Oklahoma Prosecutors And Court Officials Disagree On Reason For Downturn In Drug Court Participation
People enrolled in the Oklahoma County Drug Court have to report to a lab for drug tests. Judge Kenneth Stoner tells more than a dozen men and women sitting on the hard wooden benches of his courtroom that if the lab is open, they have to go.
Even if there’s a snow storm, he said. “Get snowshoes — find a dog sled team.”
Drug court participant Matt Hall says drug court comes with strict deadlines. “You signed up for the program, so you have to be accountable to do all these things in order to get sobriety,” he said.
Hall sits in the front row as the judge calls people up to discuss their progress. He pleaded into drug court last year to avoid prison time for possession of drugs and a stolen car.
Hall struggled with the choice to try drug court but decided it was his best option. “If this is going to be it — this is my last shot at being sober — why not try it,” he said. “if it doesn’t work after this then so be it.
Drug courts give addicted defendants structure and rehab. But fewer people are participating in this program that Hall calls his last chance.
Drug court decline
Drug court participation fell in Oklahoma and Tulsa Counties after voters passed State Question 780 in 2016, records show. The ballot question reclassified drug possession and low-level property crimes as misdemeanors instead of felonies.
State law gives district attorneys the authority to choose who can get into drug court. District attorneys warned the state question would drive down drug court participation because it would hurt prosecutors’ ability to bring addicted people into the court. DAs say the latest numbers prove they were right.
“Seven-eighty had a major unintended consequence,” said Erik Grayless, an assistant district attorney in Tulsa County.
But some Oklahoma court officials disagree and say the drop is actually a result of how defendants are chosen for drug court.
County jail vs. prison
In the two years after SQ 780 passed, Tulsa Police Department made fewer arrests for drug possession, records show.
In 2016, the year when the state question passed, Tulsa police reported 2,283 drug possession arrests. Those arrests slid to 1,499 in 2017. As of Dec. 19, Tulsa police had made 1,316 arrests in 2018 — a 42 percent drop.
Those arrested face misdemeanor jail terms, not felony prison time.
Grayless said it’s much harder to convince someone facing a little time in county jail to agree to the strict rules and treatment regimen in drug court.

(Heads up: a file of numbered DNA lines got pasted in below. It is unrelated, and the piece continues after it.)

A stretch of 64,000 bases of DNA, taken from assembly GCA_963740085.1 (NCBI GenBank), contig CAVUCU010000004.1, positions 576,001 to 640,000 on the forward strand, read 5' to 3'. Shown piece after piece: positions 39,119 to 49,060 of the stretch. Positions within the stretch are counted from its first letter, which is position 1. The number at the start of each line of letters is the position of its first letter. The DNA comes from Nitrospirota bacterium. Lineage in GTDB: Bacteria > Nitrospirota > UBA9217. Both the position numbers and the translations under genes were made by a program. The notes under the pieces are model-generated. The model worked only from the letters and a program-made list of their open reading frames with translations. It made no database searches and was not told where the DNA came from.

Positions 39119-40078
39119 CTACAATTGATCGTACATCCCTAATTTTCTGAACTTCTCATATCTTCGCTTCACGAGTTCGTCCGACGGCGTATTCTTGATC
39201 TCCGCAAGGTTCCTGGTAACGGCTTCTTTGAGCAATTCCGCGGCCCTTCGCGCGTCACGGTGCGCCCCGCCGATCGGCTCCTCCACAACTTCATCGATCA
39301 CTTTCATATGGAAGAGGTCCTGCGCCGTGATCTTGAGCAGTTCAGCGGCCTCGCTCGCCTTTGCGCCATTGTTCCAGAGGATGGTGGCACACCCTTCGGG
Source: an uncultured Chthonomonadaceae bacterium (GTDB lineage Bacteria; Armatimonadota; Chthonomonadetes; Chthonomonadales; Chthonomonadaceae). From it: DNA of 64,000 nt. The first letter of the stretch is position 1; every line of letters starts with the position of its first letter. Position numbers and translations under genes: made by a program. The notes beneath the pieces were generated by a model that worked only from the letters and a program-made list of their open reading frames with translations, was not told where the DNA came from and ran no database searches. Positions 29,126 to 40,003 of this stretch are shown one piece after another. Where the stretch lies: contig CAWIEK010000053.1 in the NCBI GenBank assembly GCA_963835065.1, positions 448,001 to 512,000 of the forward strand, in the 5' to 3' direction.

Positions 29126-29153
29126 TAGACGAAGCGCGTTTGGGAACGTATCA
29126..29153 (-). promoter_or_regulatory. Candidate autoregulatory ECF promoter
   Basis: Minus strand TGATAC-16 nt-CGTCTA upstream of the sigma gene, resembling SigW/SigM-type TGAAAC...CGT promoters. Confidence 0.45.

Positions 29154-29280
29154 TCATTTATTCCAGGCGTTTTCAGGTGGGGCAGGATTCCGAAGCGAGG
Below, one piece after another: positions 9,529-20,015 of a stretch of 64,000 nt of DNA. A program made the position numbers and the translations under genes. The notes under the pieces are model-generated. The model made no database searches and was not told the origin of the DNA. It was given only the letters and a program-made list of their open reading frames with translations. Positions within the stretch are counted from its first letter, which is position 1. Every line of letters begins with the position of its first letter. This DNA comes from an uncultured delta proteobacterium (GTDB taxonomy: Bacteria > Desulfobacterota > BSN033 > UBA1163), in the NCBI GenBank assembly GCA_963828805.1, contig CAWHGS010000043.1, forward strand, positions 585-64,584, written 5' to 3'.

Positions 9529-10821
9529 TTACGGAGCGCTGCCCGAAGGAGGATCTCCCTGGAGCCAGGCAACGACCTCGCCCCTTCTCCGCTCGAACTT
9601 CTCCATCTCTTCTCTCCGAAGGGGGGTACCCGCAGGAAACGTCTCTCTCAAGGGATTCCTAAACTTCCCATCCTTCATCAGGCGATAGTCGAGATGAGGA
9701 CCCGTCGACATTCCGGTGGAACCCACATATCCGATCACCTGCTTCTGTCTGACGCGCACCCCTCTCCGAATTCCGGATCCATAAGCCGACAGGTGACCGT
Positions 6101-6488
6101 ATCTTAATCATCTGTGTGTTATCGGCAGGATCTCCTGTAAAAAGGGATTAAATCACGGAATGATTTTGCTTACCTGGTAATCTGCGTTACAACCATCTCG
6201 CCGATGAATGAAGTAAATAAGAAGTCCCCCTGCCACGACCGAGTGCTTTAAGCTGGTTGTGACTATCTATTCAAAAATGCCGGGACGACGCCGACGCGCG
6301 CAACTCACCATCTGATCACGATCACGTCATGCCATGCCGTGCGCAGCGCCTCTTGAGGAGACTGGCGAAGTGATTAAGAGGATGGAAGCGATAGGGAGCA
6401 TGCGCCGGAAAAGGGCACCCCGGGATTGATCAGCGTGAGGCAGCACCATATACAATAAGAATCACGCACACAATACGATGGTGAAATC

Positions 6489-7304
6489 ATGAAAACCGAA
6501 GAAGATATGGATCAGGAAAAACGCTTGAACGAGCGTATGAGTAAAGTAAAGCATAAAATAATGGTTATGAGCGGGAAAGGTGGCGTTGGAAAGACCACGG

“One of those things that helped us push people into treatment was the stick,” Grayless said. “The stick being the prison sentence that was hanging over their head.”
Who deserves drug court?
Tulsa and Oklahoma Counties created misdemeanor drug courts last year, but prosecutors are afraid they won’t be able to convince many people to use them.
Grayless said now the only people eligible for felony drug courts are those arrested for more serious nonviolent crimes like intent to sell drugs or felony burglary.
“Is that the sort of person who deserves drug court?” Grayless asked.
Grayless says prosecutors have to consider a defendant’s substance abuse problems and whether justice and public safety are better served if they go to drug court or prison. He argues SQ 780 limited the pool of people who deserve drug court.
SQ 780 not to blame
Drug court supervisors in Oklahoma and Tulsa Counties say SQ 780 is not the reason participation fell.
“There are still plenty of people that are committing felonies that are nonviolent that have substance abuse disorder and mental illness and would be far better off in treatment,” said Tammy Westcott with the Community Service Council, which oversees alternative court programs in Tulsa County.
Westcott said drug court numbers would recover if prosecutors did a better job picking people for the program.
“We have seen a steady drop over the last three years it just didn’t kick in when 780 and 781 kicked in,” Westcott said.
Westcott wants prosecutors to offer drug court to more of the higher risk defendants, like the ones Grayless referenced, because data suggest the program could help them.
Westcott said high-risk offenders have better outcomes through alternative courts, including drug courts and ones set up to handle DUIs and veterans.
Melissa French, a drug court supervisor for the Oklahoma County Public Defender’s Office, said SQ 780 isn’t killing its drug court either. She says their program started shrinking a few years ago because new state evaluations suggested many defendants would do better in other programs like mental health court. To refill drug court slots, court administrators loosened restrictions so people without criminal histories could join the program.
‘Ready to be sober’
Originally, Matt Hall in Oklahoma County didn’t want to do drug court.
“My first thought was I can’t do this. I can’t be sober,” he said. “Before this, I wasn’t even sober two weeks.”
The threat of prison alone wasn’t enough to make Hall agree. He enrolled, in part, to avoid prison, but also because he didn’t want to lose his family. Hall also wanted to take the chance that he could finally live sober.
“I was ready to do it and I’ve been doing great. I was ready to be sober,” Hall said.